Last week we discussed how the subscription-ification of the economy will require a rethink of subscription management processes. The evolving nature of targeted advertising requires an even more urgent discussion around what is okay?
The most recent regulatory development I encountered started with the 2016 ProPublica story where they showed how real estate ads could systematically discriminate against specific racial groups. In March 2019, Facebook announced they would prevent housing, employment and credit services from excluding audiences using gender, zip code or race.
But these are all focused on the exclusionary, not the inclusionary. What about limits on who, when and how advertisers can target someone?
Start with the kids
There was a Do Not Track Kids Act in 2011 that was expanded in 2018, which requires parental consent for data collection on minors as old as 16. It prevents them from using any collected data to behaviorally target kids. (Note: It freaked me out to read that 90% of children under two have an identifiable digital footprint, that can begin even before they are born. Our kids probably fall into this). I would hope, societally, we can agree that kids under 16 should not be tracked and targeted. Protecting kids seems like a good place to start.
But what about a woman who is in her 3rd trimester or has just given birth? What about a father with a new child? After the birth of our first kid, anyone promising to make my kid a little safer and my life a little easier had my undivided attention. The baby industrial complex is strong and I was incredibly commercially vulnerable.
Targeting someone who has been identified as overweight with a diet product seems reasonable. But what about seeking out those who have been posting depressive things? Sentiment analysis is only getting better. Marketing payday-ish lending products to lower-income consumers is uncomfortable, but it makes sense. You don’t want to waste ad dollars on wealthy consumers. But what about targeting them a few days before the typical paycheck cycle, when you know they're at their most financially strapped (Earnin app, anyone?)?
Spectrums and Slippery Slopes
“People consistently tell us that if they’re going to see ads, they want them to be relevant. That means we need to understand their interests.” - Zuck in the WSJ
Writing this post reminds me of how difficult regulating this will be. Everything I’ve described above is theoretically in the consumer’s interest. Moreover, so much of this stuff exists on a sliding scale or spectrum, and advertising has always been targeted in some capacity. I’m currently at my parents house and every CNN ad break is stuffed with pitches for reverse mortgages and prescription medications.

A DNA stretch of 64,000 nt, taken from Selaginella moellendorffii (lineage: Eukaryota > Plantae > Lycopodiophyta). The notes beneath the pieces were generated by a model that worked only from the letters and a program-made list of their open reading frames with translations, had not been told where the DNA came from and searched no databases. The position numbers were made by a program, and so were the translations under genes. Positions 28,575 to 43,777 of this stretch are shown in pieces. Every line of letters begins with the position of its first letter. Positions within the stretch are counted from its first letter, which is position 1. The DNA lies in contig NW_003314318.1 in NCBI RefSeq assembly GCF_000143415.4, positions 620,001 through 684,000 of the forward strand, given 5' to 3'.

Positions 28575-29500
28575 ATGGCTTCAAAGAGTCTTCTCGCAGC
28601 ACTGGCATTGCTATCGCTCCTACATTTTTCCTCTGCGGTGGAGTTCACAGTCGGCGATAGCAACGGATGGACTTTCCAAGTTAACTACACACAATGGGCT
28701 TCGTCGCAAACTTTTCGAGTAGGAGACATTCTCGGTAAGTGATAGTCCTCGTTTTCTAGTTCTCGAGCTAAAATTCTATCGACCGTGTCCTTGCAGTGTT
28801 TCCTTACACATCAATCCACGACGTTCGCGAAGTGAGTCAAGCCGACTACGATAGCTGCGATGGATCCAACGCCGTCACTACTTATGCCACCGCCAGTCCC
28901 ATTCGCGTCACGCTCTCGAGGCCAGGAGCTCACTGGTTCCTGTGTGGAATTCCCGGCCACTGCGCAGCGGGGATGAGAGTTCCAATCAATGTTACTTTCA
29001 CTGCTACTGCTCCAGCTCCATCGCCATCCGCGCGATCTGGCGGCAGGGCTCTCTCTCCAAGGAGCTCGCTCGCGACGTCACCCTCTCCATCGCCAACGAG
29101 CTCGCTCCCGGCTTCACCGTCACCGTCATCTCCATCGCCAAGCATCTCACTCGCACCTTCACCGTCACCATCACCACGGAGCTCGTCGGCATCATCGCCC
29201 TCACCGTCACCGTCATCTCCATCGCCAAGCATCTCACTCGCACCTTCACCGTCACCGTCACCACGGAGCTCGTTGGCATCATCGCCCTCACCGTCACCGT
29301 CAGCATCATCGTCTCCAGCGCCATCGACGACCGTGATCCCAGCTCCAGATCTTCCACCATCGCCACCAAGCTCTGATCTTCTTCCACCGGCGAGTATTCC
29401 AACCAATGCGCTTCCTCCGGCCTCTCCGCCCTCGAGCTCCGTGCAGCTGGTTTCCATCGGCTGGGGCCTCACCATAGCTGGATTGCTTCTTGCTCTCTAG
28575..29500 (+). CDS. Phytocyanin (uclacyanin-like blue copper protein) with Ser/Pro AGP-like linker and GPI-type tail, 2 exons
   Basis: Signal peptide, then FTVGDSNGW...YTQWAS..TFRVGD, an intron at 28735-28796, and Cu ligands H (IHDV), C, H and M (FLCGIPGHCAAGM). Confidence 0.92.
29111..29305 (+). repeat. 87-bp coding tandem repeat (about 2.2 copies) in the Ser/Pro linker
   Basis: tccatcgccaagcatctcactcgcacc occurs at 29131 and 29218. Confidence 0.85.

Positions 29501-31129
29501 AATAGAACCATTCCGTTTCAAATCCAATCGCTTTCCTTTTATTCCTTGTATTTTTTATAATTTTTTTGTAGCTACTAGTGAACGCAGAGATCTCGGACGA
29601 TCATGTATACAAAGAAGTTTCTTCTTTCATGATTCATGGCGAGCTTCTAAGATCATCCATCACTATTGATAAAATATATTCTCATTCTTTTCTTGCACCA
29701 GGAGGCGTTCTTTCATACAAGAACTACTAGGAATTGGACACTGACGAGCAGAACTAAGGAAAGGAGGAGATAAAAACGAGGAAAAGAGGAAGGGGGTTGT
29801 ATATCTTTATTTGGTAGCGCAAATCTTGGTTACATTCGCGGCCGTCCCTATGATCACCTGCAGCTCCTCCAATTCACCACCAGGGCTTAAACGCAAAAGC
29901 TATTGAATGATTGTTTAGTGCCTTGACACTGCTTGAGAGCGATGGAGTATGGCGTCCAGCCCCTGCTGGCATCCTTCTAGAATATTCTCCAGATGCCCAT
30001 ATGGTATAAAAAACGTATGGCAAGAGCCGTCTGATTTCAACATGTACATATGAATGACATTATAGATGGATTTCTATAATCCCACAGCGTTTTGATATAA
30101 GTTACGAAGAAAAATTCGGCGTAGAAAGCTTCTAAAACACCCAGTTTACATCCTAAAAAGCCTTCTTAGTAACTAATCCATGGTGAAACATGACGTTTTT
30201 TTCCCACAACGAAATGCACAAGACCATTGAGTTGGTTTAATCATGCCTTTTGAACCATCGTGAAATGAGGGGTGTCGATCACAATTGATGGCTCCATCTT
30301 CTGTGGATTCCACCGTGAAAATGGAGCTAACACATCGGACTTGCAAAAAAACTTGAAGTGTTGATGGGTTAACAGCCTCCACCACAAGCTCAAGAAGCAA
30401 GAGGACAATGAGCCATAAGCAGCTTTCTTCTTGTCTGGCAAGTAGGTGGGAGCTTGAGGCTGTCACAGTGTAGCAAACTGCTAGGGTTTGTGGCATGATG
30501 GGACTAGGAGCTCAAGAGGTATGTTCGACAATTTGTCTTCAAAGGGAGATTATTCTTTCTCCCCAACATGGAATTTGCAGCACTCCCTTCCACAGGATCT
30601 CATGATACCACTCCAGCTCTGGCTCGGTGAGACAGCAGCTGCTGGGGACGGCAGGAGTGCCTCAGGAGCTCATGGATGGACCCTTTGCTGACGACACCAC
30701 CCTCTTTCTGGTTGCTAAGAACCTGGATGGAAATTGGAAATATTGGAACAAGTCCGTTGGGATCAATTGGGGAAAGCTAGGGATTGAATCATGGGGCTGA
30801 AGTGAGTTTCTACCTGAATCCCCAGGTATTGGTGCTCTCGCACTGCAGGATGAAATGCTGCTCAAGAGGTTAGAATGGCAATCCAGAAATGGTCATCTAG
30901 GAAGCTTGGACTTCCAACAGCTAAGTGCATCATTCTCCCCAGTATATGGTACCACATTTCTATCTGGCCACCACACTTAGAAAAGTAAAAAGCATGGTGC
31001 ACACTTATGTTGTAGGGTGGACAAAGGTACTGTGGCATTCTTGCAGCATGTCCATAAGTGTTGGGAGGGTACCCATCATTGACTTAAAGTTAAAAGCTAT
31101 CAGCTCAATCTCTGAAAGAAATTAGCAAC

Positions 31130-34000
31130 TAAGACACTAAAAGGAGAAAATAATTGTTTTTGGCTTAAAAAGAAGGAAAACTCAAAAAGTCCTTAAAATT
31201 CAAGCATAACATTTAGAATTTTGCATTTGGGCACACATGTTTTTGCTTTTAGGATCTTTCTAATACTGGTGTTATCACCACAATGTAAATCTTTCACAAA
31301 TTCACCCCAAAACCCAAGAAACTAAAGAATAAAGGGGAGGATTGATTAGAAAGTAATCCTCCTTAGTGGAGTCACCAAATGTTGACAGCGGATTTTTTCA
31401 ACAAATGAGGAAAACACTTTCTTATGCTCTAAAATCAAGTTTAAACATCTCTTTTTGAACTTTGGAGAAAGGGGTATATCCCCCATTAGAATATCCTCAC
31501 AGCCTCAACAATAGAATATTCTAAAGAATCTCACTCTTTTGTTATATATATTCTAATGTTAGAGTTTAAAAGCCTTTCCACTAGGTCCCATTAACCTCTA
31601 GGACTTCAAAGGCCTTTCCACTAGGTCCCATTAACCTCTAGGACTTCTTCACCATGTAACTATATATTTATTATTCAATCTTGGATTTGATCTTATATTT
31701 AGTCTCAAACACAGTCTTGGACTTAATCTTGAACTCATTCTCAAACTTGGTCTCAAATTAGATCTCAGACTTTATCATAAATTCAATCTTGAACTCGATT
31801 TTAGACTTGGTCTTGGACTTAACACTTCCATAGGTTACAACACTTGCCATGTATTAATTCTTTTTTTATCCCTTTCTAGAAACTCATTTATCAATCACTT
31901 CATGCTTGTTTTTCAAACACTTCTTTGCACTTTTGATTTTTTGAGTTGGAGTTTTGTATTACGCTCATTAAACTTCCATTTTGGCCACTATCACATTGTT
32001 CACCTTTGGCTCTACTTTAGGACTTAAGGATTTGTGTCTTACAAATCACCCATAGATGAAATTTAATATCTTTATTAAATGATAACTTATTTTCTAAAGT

But it's only a matter of time before we move past broad demographic cable TV and radio ad buys to personalized, targeted ads lining all of our media consumption. As consumers, we're only going to continue to create more identifiable data, and the technology which can comprehend and process that data this data will only get better. How do we begin to set limits on what is acceptable?
I always lean towards transparency as the nearest-term solution. Providing consumers with a greater understanding of how and when they’re targeted is a good start. The Facebook Ads library, can show me what ads Willow posted, but not how much they spent or when and how they targeted us. I would love to know that.
Finally, as this piece is on parenting + tech, I’ll leave you with this photo that I hope does not create any digital footprint for my new kid. This is how this piece is being typed:
What I’m Reading
…or more accurately, what I’m listening to. I’m a big fan of Axios’s Pro Rata podcast hosted by Dan Primack. Relevant to this piece, the podcast has recently been sponsored by Facebook. The ad segments are Facebook espousing the benefits of….targeted advertising. I’ve seen Axios get a lot of flack for having big corporate advertisers, but it’s very comforting to me to see them sponsored by Facebook, in the very same pieces of media where they rip apart Facebook’s business model.
It kind of has an pre-digital media feel to it (the Facebook ad starts around the 1:56 mark):
Black Market T-Mobile Location Data Tied to Spot of a Triple Murder: From the data brokering frontlines, an insane story from VICE:
In this Texas case, the data of the bounty hunter's phone first trickled down from a telecommunications company acquired by T-Mobile, according to a screenshot of the phone ping obtained by Motherboard. Then, the data moved through a location aggregator called LocationSmart. From there, LocationSmart sold that access to CerCareOne, a company that operated in secrecy, and which told its clients to not even reveal the company's existence.
CerCareOne had around 250 bounty hunter and bail bondsman clients for real-time location data, according to previously leaked CerCareOne documents.